Danica Roem has made history Tuesday as the first openly transgender person to be elected to.
"I'm grateful the people of Virginia's 30th senate District elected me to continue representing my lifelong home of western Prince William County and greater Manassas," Roem said in a statement released Tuesday night. "The voters have shown they want a leader who will prioritize fixing roads, feeding kids, and protecting our land instead of stigmatizing trans kids or taking away your civil rights."
She ran against Republican candidate Bill Woolf to represent Virginia's 30th District in the upper chamber. Roem was among many Democratic candidates in Virginia who defeated their Republican opponents, many of whom were backed by the state's Republican governor Glenn Youngkin, including Woolf.
Recent results from the Virginia's secretary of state's office showed Roem besting Woolf by less than 2,000 votes.
The win for Roem comes as an increasing number of LBGTQ+ candidates launch bids for political office despite the more than 500 anti-LGBTQ+ bills that have been introduced in state legislatures across the country, according to the American Civil Liberties Union.
"Danica faced an unprecedented deluge of anti-trans hate on the campaign trail, but she was not phased nor distracted." Annise Parker, president and CEO of LGBTQ+ Victory Fund, said in a statement. "Her win tonight will make national headlines and serves as a deafening rebuke to bigots who continue to try and silence the LGBTQ+ community and trans people in particular."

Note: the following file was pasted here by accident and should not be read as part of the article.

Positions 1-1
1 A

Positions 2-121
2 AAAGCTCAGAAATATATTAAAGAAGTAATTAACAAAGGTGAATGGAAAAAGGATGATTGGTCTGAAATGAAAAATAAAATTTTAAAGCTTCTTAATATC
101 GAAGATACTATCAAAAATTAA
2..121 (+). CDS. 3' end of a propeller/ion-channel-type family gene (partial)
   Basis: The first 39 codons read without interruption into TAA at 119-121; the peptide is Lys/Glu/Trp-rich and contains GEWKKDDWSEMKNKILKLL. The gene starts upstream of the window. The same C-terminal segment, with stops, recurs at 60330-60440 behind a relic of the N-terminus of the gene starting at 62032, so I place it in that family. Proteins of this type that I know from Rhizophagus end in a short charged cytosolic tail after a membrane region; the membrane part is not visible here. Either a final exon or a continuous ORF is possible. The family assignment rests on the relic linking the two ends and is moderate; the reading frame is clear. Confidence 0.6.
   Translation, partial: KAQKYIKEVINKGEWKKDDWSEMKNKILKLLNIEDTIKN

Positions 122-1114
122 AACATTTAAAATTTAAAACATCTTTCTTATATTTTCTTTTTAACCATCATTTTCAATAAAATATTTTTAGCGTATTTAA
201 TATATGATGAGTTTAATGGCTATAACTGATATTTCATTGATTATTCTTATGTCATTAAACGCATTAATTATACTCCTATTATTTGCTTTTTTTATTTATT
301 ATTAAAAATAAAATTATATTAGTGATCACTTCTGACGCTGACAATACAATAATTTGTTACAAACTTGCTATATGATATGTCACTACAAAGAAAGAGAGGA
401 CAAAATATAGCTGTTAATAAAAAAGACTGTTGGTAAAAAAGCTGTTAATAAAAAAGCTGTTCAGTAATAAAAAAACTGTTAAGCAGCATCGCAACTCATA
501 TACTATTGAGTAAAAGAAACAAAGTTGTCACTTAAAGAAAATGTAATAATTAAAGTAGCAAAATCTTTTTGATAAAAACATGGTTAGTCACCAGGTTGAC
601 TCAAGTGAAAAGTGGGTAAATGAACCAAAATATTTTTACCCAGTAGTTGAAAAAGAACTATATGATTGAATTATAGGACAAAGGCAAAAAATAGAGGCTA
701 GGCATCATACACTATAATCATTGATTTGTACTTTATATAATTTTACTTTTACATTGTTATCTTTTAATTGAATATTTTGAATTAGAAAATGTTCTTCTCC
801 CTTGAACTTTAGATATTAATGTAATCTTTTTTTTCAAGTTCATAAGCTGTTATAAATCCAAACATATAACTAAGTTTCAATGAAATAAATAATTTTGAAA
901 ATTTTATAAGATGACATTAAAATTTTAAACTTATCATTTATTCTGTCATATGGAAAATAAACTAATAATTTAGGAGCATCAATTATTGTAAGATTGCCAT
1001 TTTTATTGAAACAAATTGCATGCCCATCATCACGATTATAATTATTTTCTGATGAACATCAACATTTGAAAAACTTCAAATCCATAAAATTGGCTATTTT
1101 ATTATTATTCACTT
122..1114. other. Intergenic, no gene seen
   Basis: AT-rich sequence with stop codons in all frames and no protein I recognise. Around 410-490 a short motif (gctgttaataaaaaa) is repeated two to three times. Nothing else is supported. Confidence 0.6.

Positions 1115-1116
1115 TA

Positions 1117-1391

Roem did not make her sexual identity central to her campaign, and in fact, it was barely mentioned on her website.
Instead, she campaigned on raising teacher pay, increasing access to health care and preventing gun violence.
Before getting involved in politics, Roem worked as journalist in Prince William County, Virginia. She obtained her degree in 2006 from St. Bonaventure University, in New York.
The Virginia lawmaker is no stranger to making history. She was the first openly transgender person to serve in the Virginia House of Delagates following her win in the 2017 election.
, who became the nation's first trans state senator with her 2020 victory in Delaware, congratulated Roem in a social media post, saying, "Virginia now gets one of the hardest working legilators in their upper chamber — and the US' trans senator caucus just doubled."
for more features.